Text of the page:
It will be apparent to one, skilled in the art that modifications may be made to the illustrated embodiment without departing from the spirit and scope of the invention as hereinafter defined in the claims.
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|Citing Patent||Filing date||Publication date||Applicant||Title|
|USD743541||Sep 21, 2015||Nov 17, 2015||Henry P. Serafini||Arcuate guide for intravenous tubes|
|USD789526||Nov 12, 2015||Jun 13, 2017||Henry P. Serafini||Arcuate guide for intravenous tubes|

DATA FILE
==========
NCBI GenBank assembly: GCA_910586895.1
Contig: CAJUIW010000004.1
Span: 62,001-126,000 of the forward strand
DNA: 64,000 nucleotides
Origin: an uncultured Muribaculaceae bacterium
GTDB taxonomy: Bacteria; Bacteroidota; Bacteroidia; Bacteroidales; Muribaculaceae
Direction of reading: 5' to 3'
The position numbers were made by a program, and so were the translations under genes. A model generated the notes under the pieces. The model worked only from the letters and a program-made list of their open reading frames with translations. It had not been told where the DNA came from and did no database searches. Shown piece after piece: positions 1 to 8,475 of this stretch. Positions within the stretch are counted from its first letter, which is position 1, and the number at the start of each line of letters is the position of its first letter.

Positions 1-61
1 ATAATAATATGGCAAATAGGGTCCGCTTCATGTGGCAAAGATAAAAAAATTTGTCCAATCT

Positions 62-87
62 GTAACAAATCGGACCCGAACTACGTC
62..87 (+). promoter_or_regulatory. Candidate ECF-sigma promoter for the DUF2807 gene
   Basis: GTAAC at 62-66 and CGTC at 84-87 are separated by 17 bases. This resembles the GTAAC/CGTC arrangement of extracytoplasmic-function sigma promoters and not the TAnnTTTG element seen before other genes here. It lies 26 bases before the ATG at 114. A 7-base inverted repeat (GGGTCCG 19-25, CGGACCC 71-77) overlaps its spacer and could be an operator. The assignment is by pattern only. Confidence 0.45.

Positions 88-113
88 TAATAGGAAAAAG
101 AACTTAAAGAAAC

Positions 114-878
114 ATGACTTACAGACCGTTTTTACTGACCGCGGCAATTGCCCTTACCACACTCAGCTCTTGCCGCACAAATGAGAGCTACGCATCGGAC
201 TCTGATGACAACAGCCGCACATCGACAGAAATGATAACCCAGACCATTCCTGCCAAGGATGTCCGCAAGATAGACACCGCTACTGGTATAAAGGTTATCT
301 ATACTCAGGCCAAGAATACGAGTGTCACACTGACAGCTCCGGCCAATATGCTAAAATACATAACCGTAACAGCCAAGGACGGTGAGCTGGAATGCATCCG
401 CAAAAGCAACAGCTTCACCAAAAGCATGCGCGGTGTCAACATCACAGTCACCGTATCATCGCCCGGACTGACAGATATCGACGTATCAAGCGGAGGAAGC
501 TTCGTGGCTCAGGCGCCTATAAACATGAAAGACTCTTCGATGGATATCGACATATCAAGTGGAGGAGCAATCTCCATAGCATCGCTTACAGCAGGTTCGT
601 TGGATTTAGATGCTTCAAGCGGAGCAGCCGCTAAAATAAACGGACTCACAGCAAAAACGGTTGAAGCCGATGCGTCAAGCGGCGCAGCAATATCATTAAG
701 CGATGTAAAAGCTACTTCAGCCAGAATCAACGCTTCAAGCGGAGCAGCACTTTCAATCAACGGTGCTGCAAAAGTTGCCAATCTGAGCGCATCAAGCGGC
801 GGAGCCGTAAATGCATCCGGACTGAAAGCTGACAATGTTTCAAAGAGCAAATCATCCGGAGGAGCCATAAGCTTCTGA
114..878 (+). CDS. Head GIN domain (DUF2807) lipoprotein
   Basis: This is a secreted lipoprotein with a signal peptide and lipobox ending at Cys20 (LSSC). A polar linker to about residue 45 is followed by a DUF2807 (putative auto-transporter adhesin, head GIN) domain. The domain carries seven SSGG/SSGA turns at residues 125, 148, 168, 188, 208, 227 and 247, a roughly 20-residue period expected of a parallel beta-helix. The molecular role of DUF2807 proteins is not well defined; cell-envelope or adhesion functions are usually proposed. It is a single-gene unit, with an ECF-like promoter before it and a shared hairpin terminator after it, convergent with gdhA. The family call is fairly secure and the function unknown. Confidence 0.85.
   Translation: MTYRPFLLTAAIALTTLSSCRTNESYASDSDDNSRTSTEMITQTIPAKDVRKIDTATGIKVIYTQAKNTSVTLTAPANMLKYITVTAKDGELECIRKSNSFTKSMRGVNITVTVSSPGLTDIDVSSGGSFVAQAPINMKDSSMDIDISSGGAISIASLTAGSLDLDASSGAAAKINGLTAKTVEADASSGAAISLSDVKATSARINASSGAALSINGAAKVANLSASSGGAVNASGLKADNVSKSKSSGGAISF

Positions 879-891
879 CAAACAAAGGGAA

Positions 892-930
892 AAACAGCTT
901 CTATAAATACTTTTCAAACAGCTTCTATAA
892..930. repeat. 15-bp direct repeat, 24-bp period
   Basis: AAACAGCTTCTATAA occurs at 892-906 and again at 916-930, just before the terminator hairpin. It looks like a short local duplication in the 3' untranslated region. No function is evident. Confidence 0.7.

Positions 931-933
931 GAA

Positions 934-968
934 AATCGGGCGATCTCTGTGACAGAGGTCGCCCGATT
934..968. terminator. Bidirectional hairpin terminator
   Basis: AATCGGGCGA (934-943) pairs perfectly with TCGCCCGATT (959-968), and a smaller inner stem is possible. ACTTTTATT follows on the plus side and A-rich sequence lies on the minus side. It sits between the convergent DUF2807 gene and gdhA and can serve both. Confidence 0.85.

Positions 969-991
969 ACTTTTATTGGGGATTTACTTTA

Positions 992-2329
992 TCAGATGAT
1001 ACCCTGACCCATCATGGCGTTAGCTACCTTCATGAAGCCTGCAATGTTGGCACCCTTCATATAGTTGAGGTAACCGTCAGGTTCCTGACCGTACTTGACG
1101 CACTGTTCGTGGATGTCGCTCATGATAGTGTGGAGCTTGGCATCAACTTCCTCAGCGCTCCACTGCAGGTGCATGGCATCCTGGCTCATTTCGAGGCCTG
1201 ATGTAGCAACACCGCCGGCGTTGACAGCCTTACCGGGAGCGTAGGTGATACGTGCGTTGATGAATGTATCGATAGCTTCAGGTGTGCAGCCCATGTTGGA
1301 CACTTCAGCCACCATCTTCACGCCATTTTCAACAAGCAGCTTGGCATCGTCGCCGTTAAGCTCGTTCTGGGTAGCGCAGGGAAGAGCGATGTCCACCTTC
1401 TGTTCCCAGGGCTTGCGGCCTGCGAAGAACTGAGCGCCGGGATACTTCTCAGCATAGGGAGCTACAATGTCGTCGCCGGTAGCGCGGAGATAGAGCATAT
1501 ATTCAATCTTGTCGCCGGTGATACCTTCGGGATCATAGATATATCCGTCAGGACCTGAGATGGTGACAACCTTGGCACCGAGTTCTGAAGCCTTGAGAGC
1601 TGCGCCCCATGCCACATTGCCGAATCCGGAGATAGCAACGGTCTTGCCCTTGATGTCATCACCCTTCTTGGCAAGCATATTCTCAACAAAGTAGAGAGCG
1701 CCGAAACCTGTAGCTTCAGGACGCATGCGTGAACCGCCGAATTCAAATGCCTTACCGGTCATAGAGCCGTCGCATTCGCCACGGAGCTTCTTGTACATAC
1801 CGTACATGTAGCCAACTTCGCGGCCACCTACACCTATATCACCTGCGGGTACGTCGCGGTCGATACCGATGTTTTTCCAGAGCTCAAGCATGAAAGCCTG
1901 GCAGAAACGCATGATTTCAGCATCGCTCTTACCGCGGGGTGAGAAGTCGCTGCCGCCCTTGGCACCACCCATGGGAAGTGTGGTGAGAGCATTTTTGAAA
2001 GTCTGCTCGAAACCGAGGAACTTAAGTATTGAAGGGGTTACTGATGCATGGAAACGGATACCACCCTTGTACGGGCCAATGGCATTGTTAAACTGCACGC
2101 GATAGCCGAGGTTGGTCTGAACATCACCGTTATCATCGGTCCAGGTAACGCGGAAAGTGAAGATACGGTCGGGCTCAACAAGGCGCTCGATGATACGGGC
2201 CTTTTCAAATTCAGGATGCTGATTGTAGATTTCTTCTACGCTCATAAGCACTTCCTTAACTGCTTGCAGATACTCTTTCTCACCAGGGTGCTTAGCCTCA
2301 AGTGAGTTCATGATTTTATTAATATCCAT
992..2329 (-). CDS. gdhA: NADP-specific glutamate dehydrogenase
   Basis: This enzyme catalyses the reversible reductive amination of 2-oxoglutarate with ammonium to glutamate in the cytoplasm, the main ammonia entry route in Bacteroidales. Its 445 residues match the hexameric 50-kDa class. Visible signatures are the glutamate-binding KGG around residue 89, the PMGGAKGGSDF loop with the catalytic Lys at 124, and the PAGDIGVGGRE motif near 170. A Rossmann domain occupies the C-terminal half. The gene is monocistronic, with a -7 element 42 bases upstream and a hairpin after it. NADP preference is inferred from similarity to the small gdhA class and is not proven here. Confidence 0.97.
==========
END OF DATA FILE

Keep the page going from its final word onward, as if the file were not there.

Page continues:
|International Classification||A61M25/00, A61M39/08, A61M5/14, A61M25/02|
|Cooperative Classification||A61M25/02, A61M5/1418, A61M2025/028, A61M39/08|
|European Classification||A61M25/02, A61M5/14R6, A61M39/08|
|Feb 26, 2008||AS||Assignment|
Owner name: IVY DEVICES INC., CANADA
Free format text: ASSIGNMENT OF ASSIGNORS INTEREST;ASSIGNOR:REILLY, WILLIAM K.;REEL/FRAME:020558/0299
Effective date: 20080225
|Sep 19, 2011||FPAY||Fee payment|
Year of fee payment: 4
|Oct 13, 2015||FPAY||Fee payment|
Year of fee payment: 8